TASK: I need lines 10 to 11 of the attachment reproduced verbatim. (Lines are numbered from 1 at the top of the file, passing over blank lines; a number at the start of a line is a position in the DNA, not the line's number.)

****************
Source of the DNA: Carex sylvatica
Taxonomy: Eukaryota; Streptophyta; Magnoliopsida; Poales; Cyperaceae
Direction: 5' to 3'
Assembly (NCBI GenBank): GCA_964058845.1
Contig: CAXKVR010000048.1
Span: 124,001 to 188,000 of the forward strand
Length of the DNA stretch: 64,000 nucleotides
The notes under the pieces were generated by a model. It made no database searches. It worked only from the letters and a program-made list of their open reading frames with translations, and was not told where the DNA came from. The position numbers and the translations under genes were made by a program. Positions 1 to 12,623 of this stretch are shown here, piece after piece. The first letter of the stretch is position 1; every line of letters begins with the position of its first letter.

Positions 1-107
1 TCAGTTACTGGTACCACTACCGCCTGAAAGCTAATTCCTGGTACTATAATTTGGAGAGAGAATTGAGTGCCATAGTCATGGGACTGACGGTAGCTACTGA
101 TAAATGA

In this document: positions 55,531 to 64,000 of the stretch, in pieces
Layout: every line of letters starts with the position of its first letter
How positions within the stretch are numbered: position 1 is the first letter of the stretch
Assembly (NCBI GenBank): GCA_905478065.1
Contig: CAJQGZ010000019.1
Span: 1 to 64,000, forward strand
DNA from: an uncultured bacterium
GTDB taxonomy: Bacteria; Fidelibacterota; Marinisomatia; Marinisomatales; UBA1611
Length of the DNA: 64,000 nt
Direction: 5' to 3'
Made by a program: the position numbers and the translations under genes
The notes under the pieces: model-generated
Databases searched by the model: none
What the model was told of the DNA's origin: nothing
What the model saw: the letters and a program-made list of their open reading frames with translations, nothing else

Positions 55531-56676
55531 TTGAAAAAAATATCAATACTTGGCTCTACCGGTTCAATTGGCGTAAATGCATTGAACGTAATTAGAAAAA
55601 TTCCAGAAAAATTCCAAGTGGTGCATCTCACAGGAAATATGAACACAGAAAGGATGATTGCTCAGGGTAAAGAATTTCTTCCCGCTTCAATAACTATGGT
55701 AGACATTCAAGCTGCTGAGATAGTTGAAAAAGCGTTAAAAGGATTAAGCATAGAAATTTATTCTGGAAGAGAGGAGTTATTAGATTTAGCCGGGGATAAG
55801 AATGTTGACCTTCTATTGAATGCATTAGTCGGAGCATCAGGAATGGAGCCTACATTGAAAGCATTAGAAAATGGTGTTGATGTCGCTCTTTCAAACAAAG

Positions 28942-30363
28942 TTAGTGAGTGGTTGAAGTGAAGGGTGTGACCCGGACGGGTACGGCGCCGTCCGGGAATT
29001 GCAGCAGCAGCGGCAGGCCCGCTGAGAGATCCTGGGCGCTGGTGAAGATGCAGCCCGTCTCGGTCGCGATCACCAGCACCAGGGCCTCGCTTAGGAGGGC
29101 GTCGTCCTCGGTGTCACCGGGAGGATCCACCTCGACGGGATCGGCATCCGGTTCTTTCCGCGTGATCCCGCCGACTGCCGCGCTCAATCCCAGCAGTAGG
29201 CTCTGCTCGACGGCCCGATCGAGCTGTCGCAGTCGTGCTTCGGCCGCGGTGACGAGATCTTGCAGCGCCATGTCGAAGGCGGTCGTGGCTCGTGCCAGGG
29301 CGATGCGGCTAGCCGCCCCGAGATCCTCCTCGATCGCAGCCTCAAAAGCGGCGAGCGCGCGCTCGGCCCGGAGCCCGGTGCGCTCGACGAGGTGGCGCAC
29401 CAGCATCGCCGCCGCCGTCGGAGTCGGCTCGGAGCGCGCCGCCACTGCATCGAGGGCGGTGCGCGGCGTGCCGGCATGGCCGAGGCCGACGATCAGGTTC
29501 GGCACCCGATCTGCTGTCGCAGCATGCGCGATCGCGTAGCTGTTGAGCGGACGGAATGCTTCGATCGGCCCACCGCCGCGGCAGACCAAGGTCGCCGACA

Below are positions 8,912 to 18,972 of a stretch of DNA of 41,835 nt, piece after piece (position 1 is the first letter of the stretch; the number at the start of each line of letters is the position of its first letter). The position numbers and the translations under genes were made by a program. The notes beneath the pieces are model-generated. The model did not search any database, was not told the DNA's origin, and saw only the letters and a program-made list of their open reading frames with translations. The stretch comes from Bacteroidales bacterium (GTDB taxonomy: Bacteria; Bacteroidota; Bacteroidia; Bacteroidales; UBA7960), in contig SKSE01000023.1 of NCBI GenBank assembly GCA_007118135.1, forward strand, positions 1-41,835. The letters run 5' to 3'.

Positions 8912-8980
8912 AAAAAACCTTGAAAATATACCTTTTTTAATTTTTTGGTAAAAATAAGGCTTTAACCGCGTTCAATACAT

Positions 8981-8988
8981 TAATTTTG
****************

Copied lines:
1 TCAGTTACTGGTACCACTACCGCCTGAAAGCTAATTCCTGGTACTATAATTTGGAGAGAGAATTGAGTGCCATAGTCATGGGACTGACGGTAGCTACTGA
101 TAAATGA